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  • Approaching Self-Deception: How Robert Audi and I Part Company.Alfred Mele - 2010 - Consciousness and Cognition 19 (3):745-750.
    This article explores fundamental differences between Robert Audi’s position on self-deception and mine. Although we both depart from a model of self-deception that is straightforwardly based on stereotypical interpersonal deception, we differ in how we do that. An important difference between us might be partly explained by a difference in how we understand the kind of deceiving that is most relevant to self-deception.
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  • Self-Deception’s Adaptive Value: Effects of Positive Thinking and the Winner Effect.Jason Kido Lopez & Matthew J. Fuxjager - 2012 - Consciousness and Cognition 21 (1):315-324.
    There is a puzzle about why self-deception, a process that obscures the truth, is so pervasive in human behavior given that tracking the truth seems important for our survival and reproduction. William von Hippel and Robert Trivers argue that, despite appearances, there is good reason to think that self-deception is an adaptation by arguing: self-deception leads to a positive self-perception and a positive self-perception increases an individual’s fitness. D.S. Neil Van Leeuwen, however, gives persuasive arguments against both steps. In response, (...)
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  • Cryptonormative Judgments.Alex Worsnip - 2017 - European Journal of Philosophy 25 (1):3-24.
    A cryptonormative judgment, roughly speaking, is a judgment that is presented by the agent who makes it as non-normative, but that is in fact normative. The idea of cryptonormativity is familiar from debates in social theory, social psychology, and continental political philosophy, but has to my knowledge never been treated in analytic metaethics, moral psychology or epistemology except in passing. In this paper, I argue, first, that cryptonormative judgments are pervasive: familiar cases from everyday life are most naturally diagnosed as (...)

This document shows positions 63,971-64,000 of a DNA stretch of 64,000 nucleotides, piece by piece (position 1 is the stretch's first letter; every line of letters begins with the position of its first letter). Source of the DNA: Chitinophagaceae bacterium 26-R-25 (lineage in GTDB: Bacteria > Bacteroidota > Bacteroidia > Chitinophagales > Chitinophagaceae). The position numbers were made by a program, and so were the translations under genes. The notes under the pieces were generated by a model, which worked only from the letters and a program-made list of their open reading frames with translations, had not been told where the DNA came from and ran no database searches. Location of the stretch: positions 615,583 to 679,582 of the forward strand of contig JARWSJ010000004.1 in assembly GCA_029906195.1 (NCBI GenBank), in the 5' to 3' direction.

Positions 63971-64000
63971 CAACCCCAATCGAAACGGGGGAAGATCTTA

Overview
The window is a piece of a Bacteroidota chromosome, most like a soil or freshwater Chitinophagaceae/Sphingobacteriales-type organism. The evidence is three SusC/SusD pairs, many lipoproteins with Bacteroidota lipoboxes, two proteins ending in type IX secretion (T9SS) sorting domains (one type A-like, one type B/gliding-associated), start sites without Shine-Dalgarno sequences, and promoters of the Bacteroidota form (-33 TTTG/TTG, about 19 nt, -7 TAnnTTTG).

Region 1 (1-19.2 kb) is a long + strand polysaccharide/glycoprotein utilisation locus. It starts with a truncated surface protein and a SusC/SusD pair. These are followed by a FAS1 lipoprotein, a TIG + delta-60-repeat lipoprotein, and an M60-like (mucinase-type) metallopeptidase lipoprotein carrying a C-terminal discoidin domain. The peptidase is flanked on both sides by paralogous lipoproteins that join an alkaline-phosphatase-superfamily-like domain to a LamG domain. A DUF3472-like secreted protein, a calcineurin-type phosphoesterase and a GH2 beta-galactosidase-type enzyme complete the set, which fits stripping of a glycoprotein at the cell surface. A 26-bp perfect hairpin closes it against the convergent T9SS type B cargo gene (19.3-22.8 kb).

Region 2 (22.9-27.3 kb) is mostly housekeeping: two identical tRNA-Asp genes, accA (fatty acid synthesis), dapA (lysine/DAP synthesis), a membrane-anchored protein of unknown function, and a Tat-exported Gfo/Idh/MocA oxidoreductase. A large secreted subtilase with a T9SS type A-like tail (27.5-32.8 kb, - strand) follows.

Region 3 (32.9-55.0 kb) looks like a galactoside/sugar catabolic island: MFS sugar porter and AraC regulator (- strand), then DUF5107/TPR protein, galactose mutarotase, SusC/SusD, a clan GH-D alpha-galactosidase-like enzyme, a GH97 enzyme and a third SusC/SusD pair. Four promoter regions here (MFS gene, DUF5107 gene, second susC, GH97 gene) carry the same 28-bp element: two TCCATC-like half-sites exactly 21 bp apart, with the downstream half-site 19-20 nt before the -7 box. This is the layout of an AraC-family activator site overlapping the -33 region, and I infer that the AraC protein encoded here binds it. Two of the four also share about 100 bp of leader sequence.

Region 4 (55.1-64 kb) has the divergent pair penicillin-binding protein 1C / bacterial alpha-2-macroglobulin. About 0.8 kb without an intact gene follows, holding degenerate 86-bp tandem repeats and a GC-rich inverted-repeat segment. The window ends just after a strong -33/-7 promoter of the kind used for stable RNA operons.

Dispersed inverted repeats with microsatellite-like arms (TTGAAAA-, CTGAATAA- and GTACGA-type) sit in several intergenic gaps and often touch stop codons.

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  • Nondoxasticism About Self‐Deception.Sophie Archer - 2013 - Dialectica 67 (3):265-282.
    The philosophical difficulties presented by self-deception are vexed and multifaceted. One such difficulty is what I call the ‘doxastic problem’ of self-deception. Solving the doxastic problem involves determining whether someone in a state of self-deception that ∼p both believes that p and believes that ∼p, simply holds one or the other belief, or, as I will argue, holds neither. This final option, which has been almost entirely overlooked to-date, is what I call ‘ nondoxasticism ’ about self-deception. In this article, (...)
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  • Dissonance and Moorean Propositions.Cristina Borgoni - 2015 - Dialectica 69 (1):107-127.
    In a dissonance case, a person sincerely and with conviction asserts that P, while her overall automatic behaviour suggests that she believes that not-P. In contrast with several mainstream views, this paper defends the contradictory-belief view of some relevant dissonance cases and explores its consequences regarding Moorean propositions. The paper argues that in relevant cases, the dissonant person is justified in asserting a Moorean proposition on the grounds of her explicit view on the subject matter and the recognition of her (...)
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  • Self-Deception About Emotion.Lisa Damm - 2011 - Southern Journal of Philosophy 49 (3):254-270.
    In this paper, I address an ignored topic in the literature on self-deception—instances in which one is self-deceived about their emotions. Most discussions of emotion and self-deception address either the contributory role of emotion to instances of self-deception involving beliefs or assume what I argue is an outdated view of emotion according to which emotions just are beliefs or some other type of propositional attitude. In order to construct an account of self-deception about emotion, I draw a distinction between two (...)
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  • Delusions and Dispositionalism About Belief.Maura Tumulty - 2011 - Mind and Language 26 (5):596-628.
    The imperviousness of delusions to counter-evidence makes it tempting to classify them as imaginings. Bayne and Pacherie argue that adopting a dispositional account of belief can secure the doxastic status of delusions. But dispositionalism can only secure genuinely doxastic status for mental states by giving folk-psychological norms a significant role in the individuation of attitudes. When such norms individuate belief, deluded subjects will not count as believing their delusions. In general, dispositionalism won't confer genuinely doxastic status more often than do (...)